There are a few things I didn't accomplish this season that I would have liked to.  While I did push myself  beyond my comfort level quite a bit, I feel like I could have pushed myself a bit more.  Maybe I should have taken one more run at that cliff that owned me, or hucked myself off that bigger windlip instead of settling for the smaller one.  On the upside, this only fuels my passion and drives me to be a better rider than I was the day before.  The day I am content with my level of riding will be the day I quit snowboarding, and I hope that day never comes.

Well, I hope this is the jump start I need to get back in the swing of things in preparation for the upcoming season.  In the meantime, enjoy a couple of my favorite pictures (and one video of me) from this last snowboarding season.....

Shuksan from the lot @ Baker Opening Day

Heading up Chair 1 @ Baker on opening day - my favorite picture of the season.

My Slackcountry in its natural habitat @ Whistler/Blackcomb.

Early morning beauty @ Mt. Bachelor in mid January.

Sniffing out the powder @ Schweitzer on the Highlife.

Me taking in the Superpipe finals @ the X-Games in Aspen.

Gotta layer up for those -20 degree days @ Beaver Creek.

Me taking the time for a quick picture in the eastern BC backcountry.

Powjunkie checking the stability on the backside of Cowboy Ridge @ Stevens Pass

Powjunkie dropping Tye Smalls, the drop that owned me.

Big Chief pow field in the Stevens sidecountry.

Me gathering my thoughts on top of Cowboy Ridge @ Stevens Pass.

Heading up Chair 8 @ Baker looking towards Shuksan.

Beautiful late season pow @ Baker.

Me getting grabby at Whistler on my Highlife.

Sunday, January 23, 2011

Late December Riding

I apologize for not keeping the blog updated in the past month or so. Between the holidays, weekend trips, work, and life in general, I've been pretty busy. I'm hoping to get all my trip reports posted by the time I leave for my Colorado trip at the end of the week, so stay tuned!

The weekend between my Whistler trip and Christmas, I found myself up at Stevens Pass for the first time this season.  I spent the first day (Saturday) with GS riding a new addition to my snowboard quiver, a Ride Highlife (first look review coming shortly).  Conditions were extremely variable; from icy moguls to sweet tree-hidden powder stashes.  Despite still being pretty worn down from the previous weekend at Whistler, GS and I rode hard enough to completely wreck ourselves by the end of the day.  My best wreck of the day will probably live on in infamy.  On one of the last few runs of the day, GS and I were lapping Parachute 1 and Parachute 2 underneath Hogsback, hitting a few of the hidden powder pockets.  Heading down Parachute 1, I found a nice little stash at the top of a steep drop in and hit it at full speed.  As I kicked off the fluffy powder on the top of the drop in, I yelled “POWDER DROP!”  It was far from a powder drop.  I landed in pure ice on a nice steep slope, washing out and landing on my ass as I skidded 20 yards down.  All the while, GS is laughing his ass off at the top of the drop in.  My “POWDER DROP” phrase has now become the battle cry for the majority of my crew.  Thanks guys.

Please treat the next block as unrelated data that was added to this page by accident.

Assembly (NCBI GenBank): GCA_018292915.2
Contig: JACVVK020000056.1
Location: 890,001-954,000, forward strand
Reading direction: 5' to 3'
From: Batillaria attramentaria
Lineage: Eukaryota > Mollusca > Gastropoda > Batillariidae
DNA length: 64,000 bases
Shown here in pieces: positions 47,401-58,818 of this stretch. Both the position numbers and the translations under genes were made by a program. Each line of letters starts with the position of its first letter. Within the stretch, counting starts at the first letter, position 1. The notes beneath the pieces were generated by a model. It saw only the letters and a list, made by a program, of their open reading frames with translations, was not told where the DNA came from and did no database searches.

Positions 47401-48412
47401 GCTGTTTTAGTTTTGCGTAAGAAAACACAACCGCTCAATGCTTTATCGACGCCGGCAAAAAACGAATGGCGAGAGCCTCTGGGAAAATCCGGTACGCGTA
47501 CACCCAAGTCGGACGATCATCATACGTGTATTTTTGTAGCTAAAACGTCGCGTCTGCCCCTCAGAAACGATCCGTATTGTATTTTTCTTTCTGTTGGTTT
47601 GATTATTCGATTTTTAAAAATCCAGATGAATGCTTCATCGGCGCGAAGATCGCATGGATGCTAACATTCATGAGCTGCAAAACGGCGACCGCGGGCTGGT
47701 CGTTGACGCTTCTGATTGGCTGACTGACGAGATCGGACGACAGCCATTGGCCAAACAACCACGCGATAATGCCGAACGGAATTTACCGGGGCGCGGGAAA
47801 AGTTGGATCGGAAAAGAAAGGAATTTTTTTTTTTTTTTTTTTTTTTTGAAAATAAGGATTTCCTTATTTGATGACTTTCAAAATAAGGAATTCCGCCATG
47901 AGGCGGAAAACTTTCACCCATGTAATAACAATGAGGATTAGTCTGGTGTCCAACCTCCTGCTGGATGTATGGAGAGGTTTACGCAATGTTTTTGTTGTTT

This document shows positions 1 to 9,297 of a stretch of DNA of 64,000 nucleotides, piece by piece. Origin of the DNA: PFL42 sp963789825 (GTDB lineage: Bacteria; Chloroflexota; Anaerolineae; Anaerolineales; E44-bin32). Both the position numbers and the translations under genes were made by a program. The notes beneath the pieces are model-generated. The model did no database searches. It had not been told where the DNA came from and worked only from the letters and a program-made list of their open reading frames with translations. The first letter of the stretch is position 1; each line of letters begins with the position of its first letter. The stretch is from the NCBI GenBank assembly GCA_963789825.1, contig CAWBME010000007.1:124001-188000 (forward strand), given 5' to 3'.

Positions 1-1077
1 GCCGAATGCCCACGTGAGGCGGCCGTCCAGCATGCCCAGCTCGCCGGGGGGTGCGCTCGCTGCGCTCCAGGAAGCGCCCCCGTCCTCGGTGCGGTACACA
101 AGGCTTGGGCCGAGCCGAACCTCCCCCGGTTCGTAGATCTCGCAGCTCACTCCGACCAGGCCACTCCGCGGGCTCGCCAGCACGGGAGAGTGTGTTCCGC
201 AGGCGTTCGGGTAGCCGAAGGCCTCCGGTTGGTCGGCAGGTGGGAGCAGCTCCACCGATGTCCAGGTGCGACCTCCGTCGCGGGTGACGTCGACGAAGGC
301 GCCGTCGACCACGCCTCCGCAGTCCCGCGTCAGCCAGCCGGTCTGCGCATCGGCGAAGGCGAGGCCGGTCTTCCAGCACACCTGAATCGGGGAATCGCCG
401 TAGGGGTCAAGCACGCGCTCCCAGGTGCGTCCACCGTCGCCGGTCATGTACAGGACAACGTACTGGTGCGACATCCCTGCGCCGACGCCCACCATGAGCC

I followed up my first day at Stevens with a solid night boarding session the following night with a couple buddies.  Despite being a few days removed from the last good snowfall, we still managed to get some great turns in.  We were able to traverse to some of the lower 7th Heaven terrain off both Hogsback and Skyline that rewarded us with some great powder turns.  With the nice stashes in the trees and the soft, fast groomers, it was a great chill night just lapping the mountain.

The following Thursday, I kicked off my Christmas break with another night session up at Stevens Pass.  With still no new snow, it was mostly a groomer-lapping night, with a few tree runs here and there.  Add a great dinner with drinks and you’ve got a really fun night chilling on the mountain.  I wouldn’t have it any other way.